Four Frugal Tips Picked Up from the Farm

by Jamie Simmerman · 7 comments

I grew up in the city, so living on a family farm was a big shock to me when I got married. Since everything was brand new to me, I took plenty of mental notes about the things I saw going on from day to day. Many things I noticed were quite practical, and always frugal. Farmers know how to stretch a penny and make something useful from a handful of seemingly useless items. Here are a few of the frugal tips I’ve picked up over the years.

4 Frugal Tips from the Farm

  1. Curing a cat’s hairballs. If you have cats, you know they tend to disgorge disgusting hairballs in the most inconvenient places (like your favorite slippers), but hairballs also interfere with your cat’s digestive health. To keep your cats from accumulating hairballs, feed them a can of tuna in oil (not water) once a month. It helps the hair pass safely through their digestive system and they LOVE the tuna treat. (Additionally, if you have bunnies, a few chunks of Papaya every week will keep them from developing hairballs. Hairballs can be a serious medical problem for rabbits, and the papaya saves you from a pricey vet bill.)
  2. Emergency wound care. Accidents happen on the farm. Animals slip and fall, get caught in fences, and eat things they shouldn’t. We got called out late one night to help out an Amish neighbor whose sheep had gotten caught in some old barbwire fence on an abandoned farm nearby. I watched in wonder as the Amish man cleaned the sheep’s cuts with diesel fuel in the field. We carried her to the barn to keep warm and recover, and that sheep’s wounds healed beautifully without a trace of infection. Now, I don’t know if diesel fuel is safe for everyday use (probably not), but in an emergency when nothing else is available, it worked like a charm. And I’ve seen several old farmers quickly rinse a cut with diesel fuel, then fresh water, before bandaging it.
  3. WD-40, the wonder spray. I did a little research once about WD-40, and it was originally intended to stop corrosion on missile fuselages. We’ve used it to clean hard water buildup off canning jars, shower doors, and feed troughs, as well as getting bubble gum out of a cow’s tail and the living room carpet. It gets rusted bolts unstuck, lubricates tractor parts, and cleans grease like nobody’s business. In fact, the WD-40 company has a list of over 2,000 uses for the product.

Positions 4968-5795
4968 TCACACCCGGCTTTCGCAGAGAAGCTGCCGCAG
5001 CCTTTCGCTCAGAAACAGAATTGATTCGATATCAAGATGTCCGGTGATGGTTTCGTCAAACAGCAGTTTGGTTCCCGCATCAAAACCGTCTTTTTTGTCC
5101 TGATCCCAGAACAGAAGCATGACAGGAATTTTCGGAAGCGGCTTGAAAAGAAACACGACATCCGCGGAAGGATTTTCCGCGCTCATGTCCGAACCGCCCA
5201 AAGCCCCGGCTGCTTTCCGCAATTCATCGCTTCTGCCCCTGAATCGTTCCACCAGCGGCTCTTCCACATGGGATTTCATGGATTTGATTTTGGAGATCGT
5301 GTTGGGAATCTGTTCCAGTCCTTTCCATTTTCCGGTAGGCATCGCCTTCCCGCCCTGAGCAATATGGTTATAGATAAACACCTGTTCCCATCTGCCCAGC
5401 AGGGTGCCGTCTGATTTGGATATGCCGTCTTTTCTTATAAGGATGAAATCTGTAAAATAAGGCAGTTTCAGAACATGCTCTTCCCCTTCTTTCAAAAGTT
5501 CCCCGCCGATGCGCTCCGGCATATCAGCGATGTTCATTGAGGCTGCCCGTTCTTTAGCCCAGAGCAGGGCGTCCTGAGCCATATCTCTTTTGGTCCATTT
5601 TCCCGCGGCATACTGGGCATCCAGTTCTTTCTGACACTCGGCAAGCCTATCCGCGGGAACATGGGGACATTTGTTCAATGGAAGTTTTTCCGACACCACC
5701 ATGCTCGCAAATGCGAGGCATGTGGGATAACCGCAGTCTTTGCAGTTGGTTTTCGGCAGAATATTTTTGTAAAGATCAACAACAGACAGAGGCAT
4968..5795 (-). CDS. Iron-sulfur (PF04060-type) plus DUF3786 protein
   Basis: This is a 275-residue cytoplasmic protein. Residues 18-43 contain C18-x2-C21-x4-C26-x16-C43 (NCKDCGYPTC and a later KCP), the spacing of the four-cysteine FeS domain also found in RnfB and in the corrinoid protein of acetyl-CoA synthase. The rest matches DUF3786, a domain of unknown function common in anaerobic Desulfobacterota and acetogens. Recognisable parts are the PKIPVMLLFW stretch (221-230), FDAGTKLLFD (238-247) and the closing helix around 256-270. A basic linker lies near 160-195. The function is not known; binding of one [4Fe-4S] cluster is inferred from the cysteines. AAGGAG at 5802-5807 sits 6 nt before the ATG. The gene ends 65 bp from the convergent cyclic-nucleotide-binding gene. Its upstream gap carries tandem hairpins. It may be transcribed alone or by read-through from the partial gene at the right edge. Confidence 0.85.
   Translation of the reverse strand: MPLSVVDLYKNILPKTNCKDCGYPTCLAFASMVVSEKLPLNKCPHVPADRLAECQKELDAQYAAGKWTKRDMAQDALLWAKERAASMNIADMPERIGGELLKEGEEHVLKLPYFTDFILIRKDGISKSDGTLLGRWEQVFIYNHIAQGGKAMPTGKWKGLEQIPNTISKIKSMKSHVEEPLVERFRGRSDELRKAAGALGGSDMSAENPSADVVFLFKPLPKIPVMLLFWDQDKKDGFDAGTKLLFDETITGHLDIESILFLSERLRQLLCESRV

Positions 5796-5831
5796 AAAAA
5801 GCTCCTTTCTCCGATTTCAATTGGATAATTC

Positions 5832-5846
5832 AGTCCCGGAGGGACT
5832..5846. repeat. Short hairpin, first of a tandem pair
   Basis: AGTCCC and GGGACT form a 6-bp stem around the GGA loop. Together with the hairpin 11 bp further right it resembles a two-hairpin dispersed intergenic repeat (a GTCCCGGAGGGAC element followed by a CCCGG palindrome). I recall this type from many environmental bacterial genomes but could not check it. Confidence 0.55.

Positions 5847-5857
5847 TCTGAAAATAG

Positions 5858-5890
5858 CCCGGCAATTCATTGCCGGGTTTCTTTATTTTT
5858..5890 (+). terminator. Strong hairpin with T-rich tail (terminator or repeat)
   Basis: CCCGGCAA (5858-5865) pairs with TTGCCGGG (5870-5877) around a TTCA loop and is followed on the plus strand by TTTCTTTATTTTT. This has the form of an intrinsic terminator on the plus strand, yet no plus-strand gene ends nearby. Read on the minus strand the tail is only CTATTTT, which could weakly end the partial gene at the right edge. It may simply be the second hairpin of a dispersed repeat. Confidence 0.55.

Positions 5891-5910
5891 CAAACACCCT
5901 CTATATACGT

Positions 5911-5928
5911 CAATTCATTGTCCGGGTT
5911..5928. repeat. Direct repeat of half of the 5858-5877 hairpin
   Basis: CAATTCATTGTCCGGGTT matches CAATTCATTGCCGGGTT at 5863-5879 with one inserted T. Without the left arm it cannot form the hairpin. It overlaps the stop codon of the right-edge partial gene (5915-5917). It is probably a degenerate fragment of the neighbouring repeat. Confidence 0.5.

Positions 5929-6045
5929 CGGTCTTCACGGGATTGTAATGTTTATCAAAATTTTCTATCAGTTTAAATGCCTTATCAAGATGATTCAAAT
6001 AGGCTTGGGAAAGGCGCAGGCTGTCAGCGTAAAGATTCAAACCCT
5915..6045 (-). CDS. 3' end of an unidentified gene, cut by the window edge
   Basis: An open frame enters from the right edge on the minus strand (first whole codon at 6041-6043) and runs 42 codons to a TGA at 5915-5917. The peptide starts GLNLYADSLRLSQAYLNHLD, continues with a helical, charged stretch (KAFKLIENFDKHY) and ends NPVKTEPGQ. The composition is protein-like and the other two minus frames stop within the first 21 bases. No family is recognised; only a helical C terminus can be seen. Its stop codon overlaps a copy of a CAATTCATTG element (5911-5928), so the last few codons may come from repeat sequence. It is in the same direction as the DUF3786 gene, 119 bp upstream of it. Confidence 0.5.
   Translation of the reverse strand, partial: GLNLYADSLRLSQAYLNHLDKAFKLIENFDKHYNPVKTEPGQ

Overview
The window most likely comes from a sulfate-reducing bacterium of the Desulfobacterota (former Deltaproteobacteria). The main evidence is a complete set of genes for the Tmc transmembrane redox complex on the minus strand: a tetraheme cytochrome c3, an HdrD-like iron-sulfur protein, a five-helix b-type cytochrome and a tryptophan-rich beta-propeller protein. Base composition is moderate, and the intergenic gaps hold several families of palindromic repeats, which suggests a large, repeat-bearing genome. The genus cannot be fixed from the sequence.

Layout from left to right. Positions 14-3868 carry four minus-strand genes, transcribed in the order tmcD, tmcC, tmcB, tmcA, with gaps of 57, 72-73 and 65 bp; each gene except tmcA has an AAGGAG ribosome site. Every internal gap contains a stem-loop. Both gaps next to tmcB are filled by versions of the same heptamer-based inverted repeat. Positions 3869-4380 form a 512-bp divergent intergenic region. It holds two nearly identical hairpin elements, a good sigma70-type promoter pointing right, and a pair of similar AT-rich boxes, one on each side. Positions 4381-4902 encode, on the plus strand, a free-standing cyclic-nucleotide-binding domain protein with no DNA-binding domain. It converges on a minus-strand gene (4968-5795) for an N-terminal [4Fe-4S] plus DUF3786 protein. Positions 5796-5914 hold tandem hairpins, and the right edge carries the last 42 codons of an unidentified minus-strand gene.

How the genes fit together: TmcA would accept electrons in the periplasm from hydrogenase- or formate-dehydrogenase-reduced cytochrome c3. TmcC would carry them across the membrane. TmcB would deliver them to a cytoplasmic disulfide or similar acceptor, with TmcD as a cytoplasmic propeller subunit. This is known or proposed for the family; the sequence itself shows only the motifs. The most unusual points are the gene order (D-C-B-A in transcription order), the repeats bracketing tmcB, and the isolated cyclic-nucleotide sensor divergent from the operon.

4. Every summer, we get out the canning equipment and prepare for the endless parade of veggies, jars, and boiling water that fills the pantry with yummy goodness. To clean brass and copper pots, we fill the basins with ice, sprinkle with salt and a dash of lemon juice and shake till clean. The metal shines like new and this process is healthier (and cheaper) than using chemical polishes.

Bonus Tip!: We also use old newspapers and a spray bottle filled with water or vinegar to clean the grimiest windows without smudges, which is so much cheaper than practically every other solution available.

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  • Jules says:

    TUNA IS A TERRIBLE WAY to prevent hairballs. Tuna contains much too much salt for a cat’s kidneys to handle. If you want to kill your kitty, tuna is the best way to do it. Exception would be tuna that’s formulated specifically for cats, or unsalted tuna, but the blogger didn’t mention that.

    A MUCH BETTER WAY to prevent hairballs is to leave out a little tub of vaseline somewhere where the cats can eat it. A little gross, perhaps, but cats love it and it doesn’t hurt them.

    THE BEST WAY to prevent hairballs is to feed a high-quality diet, and let kitty take care of the rest. Honestly, I can’t remember the last time we had hair balls–and we’ve had 3 cats for 3 years. We brush them a few times a year when they’re especially shed-dy and that’s it.

  • Jean says:

    Wow, it is amazing that diesel fuel healed the goat’s wounds. Wonder how people discover such things. Also, thanks for the good tip about curing the hairballs. Had a cat when I was a kid and that was quite a problem.


    • Erik says:

      A friend of mine is an automotive mechanic, and he regularly gets cuts and scrapes on his hands and arms in the course of his work. He once mentioned to me that these minor injuries never seem to get infected, and heal very fast — something he attributes to the grease and motor oil that his hands are always in contact with. It’s purely anecdotal evidence, of course, but it seems plausible — the bacteria that have evolved to gain entry to humans through their wounds are probably not well adapted to the presence of oil, which is also water-repellent and will tend to coat a cut or scrape, thereby presenting a physical barrier to invasive organisms. Diesel fuel is chemically similar to motor oil, so I assume it would work for similar reasons.

  • Marbella says:

    I am a city person, so thanks for all the advice, maybe one day I get my dogs and cats and moving to the countryside, but I do not think so much of me to do

  • Jim Scully says:

    Really? Everything is linked to cancer. The trick is to not sit around breathing diesel fumes (or doing any other foolish thing). I’m sure the Amish farmer didn’t grab the first thing available and rub it on the would. Diesel fule, used sparingly that way, is probably as safe as purifying with alcohol.

  • Icarus says:

    we give our cats tuna juice as a treat, i’m gonna try giving them the entire tuna once if the vet agrees — one cat has allergies. I’m going to skip the diesel fuel tip though. 🙂

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